Carbon dioxide and other greenhouse gases, like methane, are responsible for trapping heat, which keeps it from escaping our atmosphere into space. A certain presence of these gases is necessary for Earth to stay warm enough to support life. Carbon dioxide alone is responsible for 20% of Earth’s greenhouse effect, so when concentrations increase due to human activity, global warming effects are profound.
Global warming causes extreme weather patterns like increased drought and intense storms. Sea levels are rising due to melting ice caps, and crops are becoming more challenging to grow in some regions. Ecosystems face severe changes in stable climate that could result in permanent damage. All these adverse effects of global warming will result in expensive property damage, loss of life, and serious health risks to humans worldwide.
The ocean is experiencing changes due to increasing atmospheric carbon levels. The sea is one of Earth’s natural carbon sinks, and it absorbs carbon from the atmosphere when there is a surplus. The ocean has absorbed around 30% of the carbon dioxide humans have released into the atmosphere and, as a result, has increased in acidity by 30%. When carbon interacts with ocean water, carbonic acid is formed and increases acidity levels in the ocean.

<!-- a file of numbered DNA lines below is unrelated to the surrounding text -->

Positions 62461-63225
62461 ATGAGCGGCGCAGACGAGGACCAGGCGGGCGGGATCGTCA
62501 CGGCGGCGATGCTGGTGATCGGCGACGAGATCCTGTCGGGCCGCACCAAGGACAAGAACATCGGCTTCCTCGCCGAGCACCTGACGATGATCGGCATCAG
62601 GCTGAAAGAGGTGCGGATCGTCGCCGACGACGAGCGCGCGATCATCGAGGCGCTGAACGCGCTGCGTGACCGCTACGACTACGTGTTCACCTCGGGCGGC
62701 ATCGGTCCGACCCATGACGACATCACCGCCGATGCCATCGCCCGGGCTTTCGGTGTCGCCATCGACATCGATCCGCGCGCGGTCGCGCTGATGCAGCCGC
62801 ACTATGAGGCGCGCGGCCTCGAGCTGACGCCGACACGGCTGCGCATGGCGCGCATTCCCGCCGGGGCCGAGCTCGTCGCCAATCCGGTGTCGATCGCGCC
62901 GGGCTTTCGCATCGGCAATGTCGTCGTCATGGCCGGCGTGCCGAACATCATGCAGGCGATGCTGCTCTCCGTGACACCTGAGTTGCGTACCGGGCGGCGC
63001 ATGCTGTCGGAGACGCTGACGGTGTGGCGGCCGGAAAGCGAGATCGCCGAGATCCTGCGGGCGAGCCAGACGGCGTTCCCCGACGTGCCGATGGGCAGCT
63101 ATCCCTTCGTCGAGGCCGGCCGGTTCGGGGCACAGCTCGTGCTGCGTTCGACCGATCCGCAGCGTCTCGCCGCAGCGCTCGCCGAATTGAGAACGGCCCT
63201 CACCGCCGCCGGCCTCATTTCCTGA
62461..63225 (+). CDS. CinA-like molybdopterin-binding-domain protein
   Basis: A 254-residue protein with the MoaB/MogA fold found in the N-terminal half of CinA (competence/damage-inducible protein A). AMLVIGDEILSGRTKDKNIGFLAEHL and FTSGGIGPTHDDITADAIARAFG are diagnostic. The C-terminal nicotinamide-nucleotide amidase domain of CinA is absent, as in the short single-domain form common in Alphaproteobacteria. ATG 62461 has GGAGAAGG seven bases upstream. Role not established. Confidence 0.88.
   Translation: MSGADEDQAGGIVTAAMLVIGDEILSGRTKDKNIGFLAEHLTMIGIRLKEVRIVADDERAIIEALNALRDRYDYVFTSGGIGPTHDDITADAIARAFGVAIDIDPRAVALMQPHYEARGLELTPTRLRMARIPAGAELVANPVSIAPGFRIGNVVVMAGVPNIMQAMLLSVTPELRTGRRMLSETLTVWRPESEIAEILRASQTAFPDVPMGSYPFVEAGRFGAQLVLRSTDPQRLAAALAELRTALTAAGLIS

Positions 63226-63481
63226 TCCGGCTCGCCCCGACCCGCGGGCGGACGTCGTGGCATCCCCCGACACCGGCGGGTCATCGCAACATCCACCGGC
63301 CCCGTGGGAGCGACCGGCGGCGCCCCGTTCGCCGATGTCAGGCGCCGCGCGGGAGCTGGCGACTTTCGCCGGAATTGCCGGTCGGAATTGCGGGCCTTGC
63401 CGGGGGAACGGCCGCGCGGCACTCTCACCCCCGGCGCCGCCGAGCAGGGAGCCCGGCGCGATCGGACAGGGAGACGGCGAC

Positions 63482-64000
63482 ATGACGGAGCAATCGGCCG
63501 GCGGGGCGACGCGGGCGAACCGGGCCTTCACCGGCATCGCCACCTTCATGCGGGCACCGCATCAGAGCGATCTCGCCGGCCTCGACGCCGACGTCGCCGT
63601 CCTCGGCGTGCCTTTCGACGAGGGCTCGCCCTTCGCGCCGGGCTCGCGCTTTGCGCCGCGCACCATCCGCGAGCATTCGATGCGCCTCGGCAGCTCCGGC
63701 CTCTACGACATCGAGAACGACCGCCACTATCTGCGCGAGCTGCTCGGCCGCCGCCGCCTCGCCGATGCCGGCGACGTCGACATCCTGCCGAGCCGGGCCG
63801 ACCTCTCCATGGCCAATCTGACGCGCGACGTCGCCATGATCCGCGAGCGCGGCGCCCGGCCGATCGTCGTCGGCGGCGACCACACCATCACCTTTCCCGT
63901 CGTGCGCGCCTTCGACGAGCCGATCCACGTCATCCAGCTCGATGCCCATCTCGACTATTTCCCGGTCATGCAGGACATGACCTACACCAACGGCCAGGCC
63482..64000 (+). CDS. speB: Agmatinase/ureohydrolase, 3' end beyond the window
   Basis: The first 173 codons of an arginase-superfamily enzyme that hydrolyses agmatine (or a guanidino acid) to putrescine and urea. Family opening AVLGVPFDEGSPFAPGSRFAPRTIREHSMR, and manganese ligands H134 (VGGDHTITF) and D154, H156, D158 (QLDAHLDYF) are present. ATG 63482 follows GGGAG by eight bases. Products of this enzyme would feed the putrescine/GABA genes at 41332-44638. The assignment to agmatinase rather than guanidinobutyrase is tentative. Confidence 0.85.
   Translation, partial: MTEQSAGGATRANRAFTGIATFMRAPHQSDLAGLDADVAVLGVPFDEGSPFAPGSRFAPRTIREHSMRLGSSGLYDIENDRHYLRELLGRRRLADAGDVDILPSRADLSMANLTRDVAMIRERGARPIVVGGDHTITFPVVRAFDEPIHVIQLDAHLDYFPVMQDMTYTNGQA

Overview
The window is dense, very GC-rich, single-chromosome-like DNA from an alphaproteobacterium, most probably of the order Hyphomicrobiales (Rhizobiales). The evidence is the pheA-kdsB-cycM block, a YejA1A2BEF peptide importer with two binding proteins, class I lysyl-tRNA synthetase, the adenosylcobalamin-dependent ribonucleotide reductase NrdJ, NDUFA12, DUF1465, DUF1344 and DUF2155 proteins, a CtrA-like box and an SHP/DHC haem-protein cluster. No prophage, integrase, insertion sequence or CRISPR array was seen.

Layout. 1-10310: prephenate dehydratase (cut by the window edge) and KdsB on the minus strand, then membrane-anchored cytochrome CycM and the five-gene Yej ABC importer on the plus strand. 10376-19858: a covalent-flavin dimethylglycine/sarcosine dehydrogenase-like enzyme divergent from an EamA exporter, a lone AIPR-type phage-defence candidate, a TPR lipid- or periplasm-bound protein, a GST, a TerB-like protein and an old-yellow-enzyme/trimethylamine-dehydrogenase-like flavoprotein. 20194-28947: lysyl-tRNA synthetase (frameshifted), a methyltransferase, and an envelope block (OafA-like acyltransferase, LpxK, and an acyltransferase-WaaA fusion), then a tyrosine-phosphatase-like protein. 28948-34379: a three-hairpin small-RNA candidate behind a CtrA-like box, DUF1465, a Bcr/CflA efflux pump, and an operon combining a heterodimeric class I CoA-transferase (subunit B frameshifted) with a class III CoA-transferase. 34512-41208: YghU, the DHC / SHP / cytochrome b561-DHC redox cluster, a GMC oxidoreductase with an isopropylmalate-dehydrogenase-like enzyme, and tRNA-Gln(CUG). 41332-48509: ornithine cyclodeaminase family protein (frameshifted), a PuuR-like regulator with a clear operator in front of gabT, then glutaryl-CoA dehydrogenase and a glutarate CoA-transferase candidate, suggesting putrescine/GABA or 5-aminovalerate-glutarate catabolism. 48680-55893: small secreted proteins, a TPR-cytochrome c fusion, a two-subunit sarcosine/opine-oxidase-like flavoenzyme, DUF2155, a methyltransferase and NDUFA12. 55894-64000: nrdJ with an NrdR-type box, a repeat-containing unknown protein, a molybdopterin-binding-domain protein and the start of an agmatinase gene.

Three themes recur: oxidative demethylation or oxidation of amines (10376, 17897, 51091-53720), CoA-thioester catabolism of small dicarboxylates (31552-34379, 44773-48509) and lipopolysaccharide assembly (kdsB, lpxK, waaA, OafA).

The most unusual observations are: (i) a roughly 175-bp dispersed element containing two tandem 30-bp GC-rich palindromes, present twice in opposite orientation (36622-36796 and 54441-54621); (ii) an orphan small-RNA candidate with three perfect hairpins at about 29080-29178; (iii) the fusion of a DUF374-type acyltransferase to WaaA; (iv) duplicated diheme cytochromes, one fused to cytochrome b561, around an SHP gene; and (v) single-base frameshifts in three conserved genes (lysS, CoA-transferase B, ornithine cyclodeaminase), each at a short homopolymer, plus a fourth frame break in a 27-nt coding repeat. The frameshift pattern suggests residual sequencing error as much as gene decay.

Increasing ocean acidity poses a threat to marine life. Ocean temperatures are also experiencing warming due to rising global temperatures. Increasing temperatures and acidity both threaten the health of ecosystems in our oceans.
Plants on land have absorbed around 25% of the carbon dioxide emitted through human activity. While plants thrive in carbon-rich environments, global warming has reduced plants’ ability to take advantage of the carbon-rich atmosphere.